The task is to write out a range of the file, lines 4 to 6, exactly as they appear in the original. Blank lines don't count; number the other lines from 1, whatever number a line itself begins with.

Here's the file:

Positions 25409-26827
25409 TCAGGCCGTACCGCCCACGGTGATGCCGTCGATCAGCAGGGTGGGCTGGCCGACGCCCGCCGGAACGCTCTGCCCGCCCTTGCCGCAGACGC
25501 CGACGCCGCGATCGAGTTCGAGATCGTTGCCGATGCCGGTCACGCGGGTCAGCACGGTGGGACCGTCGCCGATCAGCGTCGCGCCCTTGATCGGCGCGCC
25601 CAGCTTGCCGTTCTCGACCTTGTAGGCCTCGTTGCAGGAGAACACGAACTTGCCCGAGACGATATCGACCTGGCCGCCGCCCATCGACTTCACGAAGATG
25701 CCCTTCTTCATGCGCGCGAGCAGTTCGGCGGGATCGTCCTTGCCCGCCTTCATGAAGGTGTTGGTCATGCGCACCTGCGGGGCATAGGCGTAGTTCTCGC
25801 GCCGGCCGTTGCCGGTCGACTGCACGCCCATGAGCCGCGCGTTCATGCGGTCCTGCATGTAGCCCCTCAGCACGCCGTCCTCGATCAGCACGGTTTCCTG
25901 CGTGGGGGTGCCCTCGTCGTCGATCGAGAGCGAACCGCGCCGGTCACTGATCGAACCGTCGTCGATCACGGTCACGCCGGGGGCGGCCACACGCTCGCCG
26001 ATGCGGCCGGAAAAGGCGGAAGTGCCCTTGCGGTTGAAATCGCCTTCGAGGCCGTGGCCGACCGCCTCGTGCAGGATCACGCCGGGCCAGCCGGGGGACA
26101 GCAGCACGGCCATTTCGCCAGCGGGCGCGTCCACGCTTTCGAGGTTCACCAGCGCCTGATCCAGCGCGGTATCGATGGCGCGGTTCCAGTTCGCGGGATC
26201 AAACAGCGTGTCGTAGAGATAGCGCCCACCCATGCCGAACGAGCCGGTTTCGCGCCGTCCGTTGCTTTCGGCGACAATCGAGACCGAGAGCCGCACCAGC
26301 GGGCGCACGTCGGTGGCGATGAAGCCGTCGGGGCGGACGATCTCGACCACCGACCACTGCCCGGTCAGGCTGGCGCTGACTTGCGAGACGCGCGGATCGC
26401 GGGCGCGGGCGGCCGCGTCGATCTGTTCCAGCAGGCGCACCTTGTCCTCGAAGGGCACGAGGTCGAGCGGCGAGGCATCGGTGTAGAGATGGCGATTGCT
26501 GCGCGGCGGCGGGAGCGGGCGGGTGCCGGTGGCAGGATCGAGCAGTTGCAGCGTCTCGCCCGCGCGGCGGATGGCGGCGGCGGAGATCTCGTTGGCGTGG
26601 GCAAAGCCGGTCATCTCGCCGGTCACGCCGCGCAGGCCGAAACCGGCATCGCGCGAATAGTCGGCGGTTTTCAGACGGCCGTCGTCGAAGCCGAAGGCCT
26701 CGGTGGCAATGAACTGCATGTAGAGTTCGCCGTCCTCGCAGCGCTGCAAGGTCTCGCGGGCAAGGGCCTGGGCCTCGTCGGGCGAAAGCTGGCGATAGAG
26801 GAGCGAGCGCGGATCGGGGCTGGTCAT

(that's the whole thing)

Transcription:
25601 CAGCTTGCCGTTCTCGACCTTGTAGGCCTCGTTGCAGGAGAACACGAACTTGCCCGAGACGATATCGACCTGGCCGCCGCCCATCGACTTCACGAAGATG
25701 CCCTTCTTCATGCGCGCGAGCAGTTCGGCGGGATCGTCCTTGCCCGCCTTCATGAAGGTGTTGGTCATGCGCACCTGCGGGGCATAGGCGTAGTTCTCGC
25801 GCCGGCCGTTGCCGGTCGACTGCACGCCCATGAGCCGCGCGTTCATGCGGTCCTGCATGTAGCCCCTCAGCACGCCGTCCTCGATCAGCACGGTTTCCTG